consider, without delay, of a proper law for a perma-
nent revenue, solid, definite, and without limitation.’
All public money was to be applied by the governor's warrant, with the consent of Council, and the Assembly should never be allowed to examine accounts.
With a distressed countenance and a plaintive voice, he asked if these instructions would be obeyed.1
All agreed that the Assembly never would comply.
He sighed, turned about, reclined against the windowframe, and exclaimed, ‘Then, why am I come here?’
Being of morbid sensitiveness, honest, and scrupulous of his word, the unhappy man spent the night in arranging his private affairs, and towards morning hanged himself against the fence in the garden.
Thus was British authority surrendered by his despair.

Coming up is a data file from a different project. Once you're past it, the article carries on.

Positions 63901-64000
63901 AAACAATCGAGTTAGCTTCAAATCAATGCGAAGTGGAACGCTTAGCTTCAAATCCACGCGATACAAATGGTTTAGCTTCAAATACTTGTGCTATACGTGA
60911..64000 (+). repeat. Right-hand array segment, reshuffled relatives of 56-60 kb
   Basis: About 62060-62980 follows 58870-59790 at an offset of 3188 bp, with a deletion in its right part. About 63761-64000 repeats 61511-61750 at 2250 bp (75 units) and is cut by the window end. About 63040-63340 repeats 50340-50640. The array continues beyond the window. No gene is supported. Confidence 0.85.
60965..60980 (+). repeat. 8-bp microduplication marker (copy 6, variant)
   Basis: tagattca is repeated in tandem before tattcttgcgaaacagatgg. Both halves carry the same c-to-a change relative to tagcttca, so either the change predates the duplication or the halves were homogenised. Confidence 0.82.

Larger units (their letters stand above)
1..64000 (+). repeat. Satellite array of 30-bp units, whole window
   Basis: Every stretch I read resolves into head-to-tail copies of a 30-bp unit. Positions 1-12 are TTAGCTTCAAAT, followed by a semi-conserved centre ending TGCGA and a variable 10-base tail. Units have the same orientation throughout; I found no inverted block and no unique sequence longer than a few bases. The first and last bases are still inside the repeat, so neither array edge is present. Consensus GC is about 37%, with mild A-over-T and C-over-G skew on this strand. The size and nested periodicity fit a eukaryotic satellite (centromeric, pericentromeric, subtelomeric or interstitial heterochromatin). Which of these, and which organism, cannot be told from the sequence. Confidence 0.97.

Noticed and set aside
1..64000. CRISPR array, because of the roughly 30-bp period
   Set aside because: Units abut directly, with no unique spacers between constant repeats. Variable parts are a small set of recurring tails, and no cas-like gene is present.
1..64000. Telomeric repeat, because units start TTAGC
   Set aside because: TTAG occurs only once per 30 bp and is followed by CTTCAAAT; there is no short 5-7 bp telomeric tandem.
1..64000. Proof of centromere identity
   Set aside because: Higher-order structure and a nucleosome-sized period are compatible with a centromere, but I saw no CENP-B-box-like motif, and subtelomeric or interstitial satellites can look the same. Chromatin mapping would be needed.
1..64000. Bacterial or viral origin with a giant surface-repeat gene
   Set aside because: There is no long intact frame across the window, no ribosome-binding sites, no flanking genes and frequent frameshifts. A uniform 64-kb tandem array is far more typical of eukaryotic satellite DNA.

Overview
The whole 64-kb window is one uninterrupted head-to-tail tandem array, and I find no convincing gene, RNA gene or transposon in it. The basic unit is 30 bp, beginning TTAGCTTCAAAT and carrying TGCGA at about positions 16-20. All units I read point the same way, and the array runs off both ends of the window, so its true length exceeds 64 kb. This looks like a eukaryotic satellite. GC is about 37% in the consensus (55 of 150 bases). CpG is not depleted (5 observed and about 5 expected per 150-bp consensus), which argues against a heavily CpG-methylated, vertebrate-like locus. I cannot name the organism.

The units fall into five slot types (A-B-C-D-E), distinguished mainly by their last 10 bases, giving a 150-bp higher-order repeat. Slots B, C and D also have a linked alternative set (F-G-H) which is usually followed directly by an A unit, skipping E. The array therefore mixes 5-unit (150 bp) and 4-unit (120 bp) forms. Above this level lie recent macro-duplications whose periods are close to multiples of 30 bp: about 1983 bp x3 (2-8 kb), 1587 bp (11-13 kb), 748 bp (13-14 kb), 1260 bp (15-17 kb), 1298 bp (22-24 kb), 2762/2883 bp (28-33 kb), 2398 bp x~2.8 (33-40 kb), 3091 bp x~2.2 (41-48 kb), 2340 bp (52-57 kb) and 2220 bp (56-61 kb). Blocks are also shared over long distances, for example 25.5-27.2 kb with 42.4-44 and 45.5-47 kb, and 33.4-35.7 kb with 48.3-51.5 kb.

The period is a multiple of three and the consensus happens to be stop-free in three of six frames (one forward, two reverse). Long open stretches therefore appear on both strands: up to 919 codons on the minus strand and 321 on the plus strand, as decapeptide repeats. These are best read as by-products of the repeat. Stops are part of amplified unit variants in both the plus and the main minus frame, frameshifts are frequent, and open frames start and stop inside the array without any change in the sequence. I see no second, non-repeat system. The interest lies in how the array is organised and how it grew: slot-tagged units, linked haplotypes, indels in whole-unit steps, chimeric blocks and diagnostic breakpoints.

His death left the government in the hands of James Delancey
, a man of ability and great possessions.
A native of New York, of Huguenot
ancestry, he had won his way to political influence as the leader of opposition in the colonial Assembly; and Newcastle
had endeavored to conciliate his neutrality by a commission as lieutenant-governor.
He discerned, and acknowledged, that the custom of annual grants could never be surrendered.
‘Dissolve us as often as you will,’ said his old associates in opposition, ‘we will never give it up.’
But they relinquished claims to executive power, and consented that all disbursements of public money should require the warrant of the governor and council, except only for the payment of their own clerk and their agent in England
Nor did public opinion in Great Britain
favor the instructions.
was, indeed, ever ready to defend